Catherine Martin, who has won two Academy Awards for Costume Design and Best Art Direction/Set Decoration on the French-themed musical Moulin Rouge in 2001, has two noms for one movie again this year: The Great Gatsby, directed by Baz Luhrmann. The Warner Bros remake based on F. Scott Fitzgerald’s classic novel garnered Martin nominations for Costumes and Production Design. As with Moulin Rouge, Martin’s sets in The Great Gatsby were wondrously extravagant. The set decorator nominated with Martin is Beverley Dunn. Simply put, the production design was (in combination with the special effects team) colorful, intricate 1920s eye candy. Martin recently won an Art Directors Guild Award for her work on the film.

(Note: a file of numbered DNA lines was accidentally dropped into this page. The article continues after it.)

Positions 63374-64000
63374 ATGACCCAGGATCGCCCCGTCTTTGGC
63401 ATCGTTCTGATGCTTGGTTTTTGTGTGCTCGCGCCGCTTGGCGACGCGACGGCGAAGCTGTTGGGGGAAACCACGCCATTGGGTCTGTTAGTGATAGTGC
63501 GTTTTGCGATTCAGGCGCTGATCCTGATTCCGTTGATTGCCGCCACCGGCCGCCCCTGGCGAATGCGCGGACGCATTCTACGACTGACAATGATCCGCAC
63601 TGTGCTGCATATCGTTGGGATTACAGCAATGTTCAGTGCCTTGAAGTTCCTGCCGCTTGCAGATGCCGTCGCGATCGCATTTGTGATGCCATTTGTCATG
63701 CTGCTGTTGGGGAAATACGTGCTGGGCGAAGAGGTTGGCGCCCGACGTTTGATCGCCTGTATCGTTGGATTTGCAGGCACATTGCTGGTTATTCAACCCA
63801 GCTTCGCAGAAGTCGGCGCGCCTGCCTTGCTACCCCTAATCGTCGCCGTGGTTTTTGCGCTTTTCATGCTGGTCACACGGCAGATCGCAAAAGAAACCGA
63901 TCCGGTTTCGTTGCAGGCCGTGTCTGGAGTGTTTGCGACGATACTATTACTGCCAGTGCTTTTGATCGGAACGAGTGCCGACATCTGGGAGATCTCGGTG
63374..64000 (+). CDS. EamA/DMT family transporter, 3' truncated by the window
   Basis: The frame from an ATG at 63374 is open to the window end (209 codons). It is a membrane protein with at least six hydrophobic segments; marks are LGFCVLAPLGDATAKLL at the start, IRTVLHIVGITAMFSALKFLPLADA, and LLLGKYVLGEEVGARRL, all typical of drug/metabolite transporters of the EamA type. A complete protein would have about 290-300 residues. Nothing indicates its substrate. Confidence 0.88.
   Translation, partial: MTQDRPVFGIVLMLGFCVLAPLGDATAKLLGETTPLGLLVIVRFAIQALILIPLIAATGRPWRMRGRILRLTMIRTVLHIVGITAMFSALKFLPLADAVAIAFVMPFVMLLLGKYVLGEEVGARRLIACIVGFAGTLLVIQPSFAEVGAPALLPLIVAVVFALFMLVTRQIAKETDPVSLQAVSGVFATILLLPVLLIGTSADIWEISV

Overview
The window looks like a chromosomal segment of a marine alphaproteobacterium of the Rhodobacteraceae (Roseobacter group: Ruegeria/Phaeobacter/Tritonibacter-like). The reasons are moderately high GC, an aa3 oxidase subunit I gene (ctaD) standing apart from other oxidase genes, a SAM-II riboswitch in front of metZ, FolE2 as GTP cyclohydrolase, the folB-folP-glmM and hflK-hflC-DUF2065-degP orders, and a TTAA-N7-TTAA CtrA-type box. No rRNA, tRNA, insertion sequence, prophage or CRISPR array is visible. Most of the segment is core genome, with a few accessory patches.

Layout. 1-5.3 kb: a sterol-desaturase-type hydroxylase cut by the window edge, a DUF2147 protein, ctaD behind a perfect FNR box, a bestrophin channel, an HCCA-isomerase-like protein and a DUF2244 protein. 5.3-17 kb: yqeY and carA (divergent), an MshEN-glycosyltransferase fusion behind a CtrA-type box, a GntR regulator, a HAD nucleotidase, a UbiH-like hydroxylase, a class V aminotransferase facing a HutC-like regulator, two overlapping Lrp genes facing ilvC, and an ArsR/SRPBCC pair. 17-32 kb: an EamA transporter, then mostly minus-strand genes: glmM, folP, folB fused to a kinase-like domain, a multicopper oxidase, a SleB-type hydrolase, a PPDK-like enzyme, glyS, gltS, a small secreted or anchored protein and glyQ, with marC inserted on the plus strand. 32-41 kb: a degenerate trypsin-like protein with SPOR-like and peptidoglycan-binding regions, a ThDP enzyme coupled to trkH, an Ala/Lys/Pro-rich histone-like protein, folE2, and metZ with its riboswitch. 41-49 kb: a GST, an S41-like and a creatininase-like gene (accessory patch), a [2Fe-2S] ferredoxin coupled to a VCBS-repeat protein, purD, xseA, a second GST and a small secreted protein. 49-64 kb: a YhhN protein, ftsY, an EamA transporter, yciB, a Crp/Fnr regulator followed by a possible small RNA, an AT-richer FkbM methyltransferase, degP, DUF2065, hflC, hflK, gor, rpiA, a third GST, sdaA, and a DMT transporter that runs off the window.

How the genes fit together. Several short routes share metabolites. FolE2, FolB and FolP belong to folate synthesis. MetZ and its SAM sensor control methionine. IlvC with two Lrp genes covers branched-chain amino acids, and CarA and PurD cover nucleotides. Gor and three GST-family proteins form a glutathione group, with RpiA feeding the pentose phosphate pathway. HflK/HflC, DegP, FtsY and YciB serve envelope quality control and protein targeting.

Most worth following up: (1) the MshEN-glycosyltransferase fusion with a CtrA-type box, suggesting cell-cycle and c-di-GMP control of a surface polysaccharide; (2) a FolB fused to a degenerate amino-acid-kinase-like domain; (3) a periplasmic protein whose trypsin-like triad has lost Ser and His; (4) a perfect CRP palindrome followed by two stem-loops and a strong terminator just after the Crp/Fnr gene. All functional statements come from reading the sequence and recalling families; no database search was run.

To design Jay Gatsby’s world, Martin says, she followed her husband Luhrmann’s lead. “He wanted to create Fitzgerald’s New York as creative and exciting as it was for Fitzgerald. He wanted it immediate and how it would feel for him.” The Times Square of 1920, for instance, of the Luhrmann/Martin vision became an exciting, colorful, crowded, roaring party as were the actual parties of Jay Gatsby (Leonardo DiCaprio). In one of the pool scenes, an inflatable zebra is seen in the pool, which had people questioning the historical accuracy. In the book, Fitzgerald writes specifically about an air mattress he describes as a “pneumatic mattress,” but as Martin explains, “I researched inflatable pool toys to see what shapes existed and how they were made. When we put the first trailer out, you see girls cavorting with inflatable zebras and that came directly from research. Inflatables had been around since the late 19th century. The Macy’s parade started in the 1920s. What I enjoy about production design is that you are able like a detective you are able to discover and challenge your perceptions.”